But collective illusions have characterized the leaders of most nations since time immemorial. They have substituted their desires, ambitions, and interests for accurate estimates of what may occur from their actions. At best, intelligence organizations gather data of tactical rather than strategic utility. An infrastructure of ambitious people exists to reinforce the leaders' preconceptions, in part because they too are socialized to believe what often proves to be illusion. But bearers of bad tidings are, by and large, unwelcome and prevented from reaching the higher ranks of most political orders. It is extremely difficult for nations to behave rationally, which means accepting the limits of their power, and what is called intelligence has to confront the institutional biases and inhibitions of each social system. Thus deductive, symbolic reactions become much more likely, notwithstanding the immense risks of their being wrong. The US war in Iraq and the geopolitical folly of its larger strategy in the Persian Gulf is but one recent example of it.This is the second common error concerning intelligence, which is the failure to understand its actual uses. As Kolko discusses, intelligence in fact is utilized "to justify a nation's illusions" -- or, in Bacevich's terms, to protect and ensure the continuation of "the prevailing foreign policy consensus with its vast ambitions and penchant for armed intervention abroad."
It is all too rare that states overcome illusions, and the United States is no more an exception than Germany, Italy, England, or France before it. The function of intelligence anywhere is far less to encourage rational behavior--although sometimes that occurs--than to justify a nation's illusions, and it is the false expectations that conventional wisdom encourages that make wars more likely, a pattern that has only increased since the early twentieth century. By and large, US, Soviet, and British strategic intelligence since 1945 has been inaccurate and often misleading, and although it accumulated pieces of information that were useful, the leaders of these nations failed to grasp the inherent dangers of their overall policies. When accurate, such intelligence has been ignored most of the time if there were overriding preconceptions or bureaucratic reasons for doing so.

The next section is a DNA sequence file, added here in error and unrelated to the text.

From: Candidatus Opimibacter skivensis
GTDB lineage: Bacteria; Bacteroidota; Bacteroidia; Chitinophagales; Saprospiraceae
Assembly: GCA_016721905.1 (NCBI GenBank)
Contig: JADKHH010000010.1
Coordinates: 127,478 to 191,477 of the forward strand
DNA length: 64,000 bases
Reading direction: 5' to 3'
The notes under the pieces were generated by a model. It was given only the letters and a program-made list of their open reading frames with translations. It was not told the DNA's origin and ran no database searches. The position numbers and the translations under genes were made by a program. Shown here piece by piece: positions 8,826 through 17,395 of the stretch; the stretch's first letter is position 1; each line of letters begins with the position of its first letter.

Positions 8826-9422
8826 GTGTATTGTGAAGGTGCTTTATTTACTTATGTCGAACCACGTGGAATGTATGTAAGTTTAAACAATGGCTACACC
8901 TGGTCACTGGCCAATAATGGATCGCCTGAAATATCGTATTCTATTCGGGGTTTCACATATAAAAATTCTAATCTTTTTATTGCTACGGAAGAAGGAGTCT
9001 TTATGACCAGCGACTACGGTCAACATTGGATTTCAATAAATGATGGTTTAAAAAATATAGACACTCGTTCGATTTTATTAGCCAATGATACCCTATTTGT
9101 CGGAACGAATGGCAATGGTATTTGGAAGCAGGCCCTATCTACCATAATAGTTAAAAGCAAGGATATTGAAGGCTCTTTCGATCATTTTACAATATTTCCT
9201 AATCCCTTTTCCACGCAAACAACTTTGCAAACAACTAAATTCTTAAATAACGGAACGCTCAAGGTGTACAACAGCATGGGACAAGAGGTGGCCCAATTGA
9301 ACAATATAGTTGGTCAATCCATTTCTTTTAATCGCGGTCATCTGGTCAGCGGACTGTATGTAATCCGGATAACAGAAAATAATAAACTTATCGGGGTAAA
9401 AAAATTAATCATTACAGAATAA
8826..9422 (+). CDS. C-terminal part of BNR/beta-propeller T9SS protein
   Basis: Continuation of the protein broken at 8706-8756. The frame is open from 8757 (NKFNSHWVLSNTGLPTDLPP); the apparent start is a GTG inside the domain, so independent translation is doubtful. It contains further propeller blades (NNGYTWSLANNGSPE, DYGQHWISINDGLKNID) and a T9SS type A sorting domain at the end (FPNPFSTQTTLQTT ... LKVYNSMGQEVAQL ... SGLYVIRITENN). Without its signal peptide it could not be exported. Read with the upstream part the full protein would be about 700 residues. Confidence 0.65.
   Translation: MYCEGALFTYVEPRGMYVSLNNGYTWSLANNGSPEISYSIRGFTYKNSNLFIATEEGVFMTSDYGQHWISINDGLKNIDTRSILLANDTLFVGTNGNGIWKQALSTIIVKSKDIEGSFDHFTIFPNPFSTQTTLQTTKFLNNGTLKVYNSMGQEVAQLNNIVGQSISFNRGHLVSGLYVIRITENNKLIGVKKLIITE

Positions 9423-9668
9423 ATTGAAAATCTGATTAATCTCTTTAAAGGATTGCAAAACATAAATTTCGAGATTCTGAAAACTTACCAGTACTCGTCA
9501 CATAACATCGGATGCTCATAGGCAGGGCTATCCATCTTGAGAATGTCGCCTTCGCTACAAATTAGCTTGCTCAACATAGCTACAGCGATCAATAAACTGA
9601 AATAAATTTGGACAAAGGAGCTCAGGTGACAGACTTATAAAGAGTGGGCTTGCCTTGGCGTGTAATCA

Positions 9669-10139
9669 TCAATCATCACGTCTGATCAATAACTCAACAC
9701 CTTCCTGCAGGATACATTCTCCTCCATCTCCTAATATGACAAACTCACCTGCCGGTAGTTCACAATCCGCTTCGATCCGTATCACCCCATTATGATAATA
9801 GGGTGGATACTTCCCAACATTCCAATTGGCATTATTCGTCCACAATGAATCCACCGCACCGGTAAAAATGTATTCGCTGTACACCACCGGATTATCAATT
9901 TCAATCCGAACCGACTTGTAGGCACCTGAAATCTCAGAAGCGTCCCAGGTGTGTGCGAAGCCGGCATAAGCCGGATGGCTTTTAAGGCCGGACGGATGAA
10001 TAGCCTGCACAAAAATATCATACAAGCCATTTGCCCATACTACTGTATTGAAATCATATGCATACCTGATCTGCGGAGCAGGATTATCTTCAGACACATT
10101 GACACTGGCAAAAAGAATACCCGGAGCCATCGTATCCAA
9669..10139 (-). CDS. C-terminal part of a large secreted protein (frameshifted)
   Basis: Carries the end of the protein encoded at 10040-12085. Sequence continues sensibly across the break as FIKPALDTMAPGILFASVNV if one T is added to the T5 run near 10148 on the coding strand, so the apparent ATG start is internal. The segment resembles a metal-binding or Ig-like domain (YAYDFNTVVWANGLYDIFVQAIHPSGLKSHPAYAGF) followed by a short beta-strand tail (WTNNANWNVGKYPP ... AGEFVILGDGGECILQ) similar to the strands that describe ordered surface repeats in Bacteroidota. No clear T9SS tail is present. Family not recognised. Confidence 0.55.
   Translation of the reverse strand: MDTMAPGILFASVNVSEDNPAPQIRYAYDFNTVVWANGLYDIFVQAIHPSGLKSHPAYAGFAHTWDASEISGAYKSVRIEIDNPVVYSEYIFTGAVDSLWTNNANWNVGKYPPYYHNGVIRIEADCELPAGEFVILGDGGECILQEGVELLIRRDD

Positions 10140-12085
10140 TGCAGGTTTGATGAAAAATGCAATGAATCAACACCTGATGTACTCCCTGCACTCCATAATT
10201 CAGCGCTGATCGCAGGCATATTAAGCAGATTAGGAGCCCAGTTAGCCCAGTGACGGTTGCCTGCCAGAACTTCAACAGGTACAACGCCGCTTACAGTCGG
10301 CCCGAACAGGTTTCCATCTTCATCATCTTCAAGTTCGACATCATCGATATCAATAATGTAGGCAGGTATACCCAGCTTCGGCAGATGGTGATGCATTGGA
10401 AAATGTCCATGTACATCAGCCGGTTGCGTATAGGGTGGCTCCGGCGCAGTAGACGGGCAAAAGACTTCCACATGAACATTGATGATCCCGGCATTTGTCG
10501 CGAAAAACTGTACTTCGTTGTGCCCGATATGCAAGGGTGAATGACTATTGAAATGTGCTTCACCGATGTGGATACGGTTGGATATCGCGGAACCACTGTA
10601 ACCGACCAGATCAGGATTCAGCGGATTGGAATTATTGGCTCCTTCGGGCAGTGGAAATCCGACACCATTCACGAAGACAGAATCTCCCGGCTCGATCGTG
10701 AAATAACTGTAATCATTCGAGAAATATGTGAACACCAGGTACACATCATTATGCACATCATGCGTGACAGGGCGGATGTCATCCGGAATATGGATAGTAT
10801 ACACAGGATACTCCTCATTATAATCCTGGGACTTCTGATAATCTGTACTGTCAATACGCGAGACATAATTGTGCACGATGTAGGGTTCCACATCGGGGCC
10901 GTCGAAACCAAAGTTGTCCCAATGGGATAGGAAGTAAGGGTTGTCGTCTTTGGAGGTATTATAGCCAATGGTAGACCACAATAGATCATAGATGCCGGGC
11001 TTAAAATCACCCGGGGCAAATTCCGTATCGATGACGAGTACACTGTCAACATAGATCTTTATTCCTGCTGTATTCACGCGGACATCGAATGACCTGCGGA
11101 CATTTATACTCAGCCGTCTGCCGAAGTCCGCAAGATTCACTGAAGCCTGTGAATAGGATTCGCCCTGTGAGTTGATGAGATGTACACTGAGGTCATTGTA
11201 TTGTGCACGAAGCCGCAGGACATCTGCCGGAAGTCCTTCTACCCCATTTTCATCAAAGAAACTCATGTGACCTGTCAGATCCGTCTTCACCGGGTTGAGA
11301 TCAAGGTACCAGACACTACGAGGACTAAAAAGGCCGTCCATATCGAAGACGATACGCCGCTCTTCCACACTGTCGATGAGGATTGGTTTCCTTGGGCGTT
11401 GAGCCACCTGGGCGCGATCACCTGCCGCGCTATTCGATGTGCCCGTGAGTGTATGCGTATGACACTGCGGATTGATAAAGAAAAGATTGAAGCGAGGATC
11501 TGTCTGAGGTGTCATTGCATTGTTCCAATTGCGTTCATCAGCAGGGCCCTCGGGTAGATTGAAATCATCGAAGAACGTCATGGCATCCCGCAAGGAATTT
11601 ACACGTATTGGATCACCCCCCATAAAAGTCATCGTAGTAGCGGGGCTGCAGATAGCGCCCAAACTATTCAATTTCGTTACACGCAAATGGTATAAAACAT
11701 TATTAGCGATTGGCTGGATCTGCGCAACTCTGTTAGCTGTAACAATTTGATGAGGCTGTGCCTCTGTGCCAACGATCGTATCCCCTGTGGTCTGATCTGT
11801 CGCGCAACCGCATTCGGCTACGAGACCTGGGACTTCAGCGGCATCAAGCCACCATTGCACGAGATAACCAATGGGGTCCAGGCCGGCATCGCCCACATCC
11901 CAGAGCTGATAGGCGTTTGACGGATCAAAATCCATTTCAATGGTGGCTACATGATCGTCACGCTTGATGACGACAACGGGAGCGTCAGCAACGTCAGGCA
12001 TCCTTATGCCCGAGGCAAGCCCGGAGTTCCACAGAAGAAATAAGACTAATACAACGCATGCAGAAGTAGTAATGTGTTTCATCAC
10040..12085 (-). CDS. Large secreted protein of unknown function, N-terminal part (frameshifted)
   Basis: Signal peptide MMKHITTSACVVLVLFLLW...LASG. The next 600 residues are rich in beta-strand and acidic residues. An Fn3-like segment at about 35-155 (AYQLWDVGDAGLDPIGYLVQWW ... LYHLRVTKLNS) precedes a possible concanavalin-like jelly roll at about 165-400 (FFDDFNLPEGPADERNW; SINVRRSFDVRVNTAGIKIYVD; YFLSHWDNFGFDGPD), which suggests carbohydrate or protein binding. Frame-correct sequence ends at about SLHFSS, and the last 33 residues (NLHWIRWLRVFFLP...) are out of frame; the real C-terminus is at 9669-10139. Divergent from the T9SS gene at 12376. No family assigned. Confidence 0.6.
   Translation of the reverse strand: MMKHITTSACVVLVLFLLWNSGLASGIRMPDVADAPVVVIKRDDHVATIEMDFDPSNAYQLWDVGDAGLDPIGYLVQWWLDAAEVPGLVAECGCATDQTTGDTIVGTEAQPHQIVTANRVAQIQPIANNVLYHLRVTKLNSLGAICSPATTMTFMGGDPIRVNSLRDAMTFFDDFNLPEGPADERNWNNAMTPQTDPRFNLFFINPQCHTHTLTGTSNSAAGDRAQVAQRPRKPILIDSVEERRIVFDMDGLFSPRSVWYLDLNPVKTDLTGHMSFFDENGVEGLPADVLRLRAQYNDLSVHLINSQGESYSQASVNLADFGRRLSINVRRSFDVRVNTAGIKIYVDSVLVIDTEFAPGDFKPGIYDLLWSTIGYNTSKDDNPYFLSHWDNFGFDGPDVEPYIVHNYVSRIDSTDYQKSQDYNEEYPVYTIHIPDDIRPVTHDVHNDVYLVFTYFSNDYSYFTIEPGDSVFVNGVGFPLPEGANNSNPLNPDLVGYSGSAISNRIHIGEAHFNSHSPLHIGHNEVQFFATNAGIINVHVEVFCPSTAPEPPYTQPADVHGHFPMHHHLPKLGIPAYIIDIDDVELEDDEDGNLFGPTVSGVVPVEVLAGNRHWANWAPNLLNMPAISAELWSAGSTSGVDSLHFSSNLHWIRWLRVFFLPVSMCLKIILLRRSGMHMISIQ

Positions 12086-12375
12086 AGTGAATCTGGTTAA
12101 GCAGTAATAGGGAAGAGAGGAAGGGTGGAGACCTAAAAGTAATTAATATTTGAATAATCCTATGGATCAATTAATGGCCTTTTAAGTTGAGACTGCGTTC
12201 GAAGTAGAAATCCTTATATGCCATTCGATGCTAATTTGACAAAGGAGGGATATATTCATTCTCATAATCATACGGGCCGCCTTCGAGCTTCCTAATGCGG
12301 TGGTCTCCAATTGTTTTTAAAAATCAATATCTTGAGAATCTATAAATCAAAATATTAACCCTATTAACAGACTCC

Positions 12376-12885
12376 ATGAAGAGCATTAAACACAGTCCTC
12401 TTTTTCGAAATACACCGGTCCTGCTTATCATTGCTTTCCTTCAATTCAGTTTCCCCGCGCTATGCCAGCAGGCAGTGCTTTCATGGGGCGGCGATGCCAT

To put the point another way: of course the administration "cooked" the intelligence. The intelligence was the propaganda justification for the war, used to sell it to the American public and to the world, which is almost always how intelligence it used (I'm tempted to simply say "always," which is probably the truth) -- and the intelligence was used to justify a decision that had already been made, entirely apart from the intelligence.I go through this exercise still one additional time because, as Bacevich points out, "the ISG will make possible - even likely - a repetition of some disaster akin to Iraq at a future date." The most likely candidate for a near-term, even more catastrophic identical error is, of course, Iran. The terms in which virtually everyone discusses the possible threat that Iran might represent reveals that none of this framework has been altered to any significant degree. I regret to note that this judgment applies to far too many liberal and progressive bloggers, as well as to the foreign policy establishment.
That's gonna be some redesign....[...]
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Lohse, a social work master’s student at Southern Connecticut State University, says he has proven what many progressives have probably suspected for years: a direct link between mental illness and support for President Bush.
Lohse says his study is no joke. The thesis draws on a survey of 69 psychiatric outpatients in three Connecticut locations during the 2004 presidential election. Lohse’s study, backed by SCSU Psychology professor Jaak Rakfeldt and statistician Misty Ginacola, found a correlation between the severity of a person’s psychosis and their preferences for president: The more psychotic the voter, the more likely they were to vote for Bush. [...]
“Our study shows that psychotic patients prefer an authoritative leader,” Lohse says. “If your world is very mixed up, there’s something very comforting about someone telling you, ‘This is how it’s going to be.’”
The study was an advocacy project of sorts, designed to register mentally ill voters and encourage them to go to the polls, Lohse explains. The Bush trend was revealed later on. [...]
“Bush supporters had significantly less knowledge about current issues, government and politics than those who supported Kerry,” the study says.
I said I wasn't going to comment... erp... ack... snarf...
...but this does sortof explain Bill O'Reilly...